So, which of the typewriter shops we've seen look most intriguing to you?
Let's have a contest. Write a little something about any shop that catches your eye. It can be a poem, a pithy description, a snippet of fiction ... be creative. I'll publish your entries on this blog, and republish the photos of the shops along with your text.
PrintKEG, a printing company in South Carolina, has offered to sponsor this contest. The three people who submit the most interesting entries, in my judgment, will each receive $50 credit toward PrintKEG products such as custom postcards, t-shirts, flyers, or stickers.
Send your entry to firstname.lastname@example.org by 11 pm US Eastern time on January 23. Preferably it will be typewritten, but it can also be handwritten or word processed. Make sure to say which shop your piece is about (the name of the shop is the name of the image, which you can see if you click on it and check the URL).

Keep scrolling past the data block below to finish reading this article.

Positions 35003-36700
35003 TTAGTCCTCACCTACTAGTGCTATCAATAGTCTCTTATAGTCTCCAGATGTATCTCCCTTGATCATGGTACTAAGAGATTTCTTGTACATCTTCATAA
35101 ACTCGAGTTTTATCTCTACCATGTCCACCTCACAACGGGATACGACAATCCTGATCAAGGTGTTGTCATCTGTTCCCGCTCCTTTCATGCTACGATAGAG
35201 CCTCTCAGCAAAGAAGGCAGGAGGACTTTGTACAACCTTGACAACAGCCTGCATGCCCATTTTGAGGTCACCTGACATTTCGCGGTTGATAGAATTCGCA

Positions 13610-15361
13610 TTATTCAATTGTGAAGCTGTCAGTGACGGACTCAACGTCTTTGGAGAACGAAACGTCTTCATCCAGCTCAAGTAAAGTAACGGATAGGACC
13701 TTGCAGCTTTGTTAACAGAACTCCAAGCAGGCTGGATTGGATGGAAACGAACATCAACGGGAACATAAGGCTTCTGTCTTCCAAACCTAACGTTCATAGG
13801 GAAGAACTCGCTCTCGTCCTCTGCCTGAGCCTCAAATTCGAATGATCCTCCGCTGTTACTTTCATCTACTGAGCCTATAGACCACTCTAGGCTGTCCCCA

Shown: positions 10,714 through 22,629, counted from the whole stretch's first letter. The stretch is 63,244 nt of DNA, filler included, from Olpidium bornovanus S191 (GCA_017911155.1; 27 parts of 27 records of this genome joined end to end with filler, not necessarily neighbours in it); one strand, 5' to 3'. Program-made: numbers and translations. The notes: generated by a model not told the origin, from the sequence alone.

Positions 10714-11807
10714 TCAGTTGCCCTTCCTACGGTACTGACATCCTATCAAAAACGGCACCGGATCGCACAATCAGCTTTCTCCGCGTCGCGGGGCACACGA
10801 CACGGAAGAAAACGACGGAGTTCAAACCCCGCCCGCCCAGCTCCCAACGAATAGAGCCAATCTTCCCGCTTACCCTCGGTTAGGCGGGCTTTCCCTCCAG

Meanwhile, here are a few thoughts on my experience of digitally touring the typewriter shops of America.
PPS: To make my point of view less simplistic, I should add that small businesses, including typewriter shops, that are the least bit savvy have taken advantage of the Internet to find new customers. Getting quirky individualists together is something the digital world can do very well.
PPPS: This is the Selectric I picked up at the thrift store a while ago. It's balky—it tends to backspace without cause—and its fate is to go, along with some utterly defunct Selectrics, to a high school that's going to use them in a production of "How to Succeed in Business Without Really Trying." I am in awe of people like Ted who can teach themselves how to fix one of these daunting machines!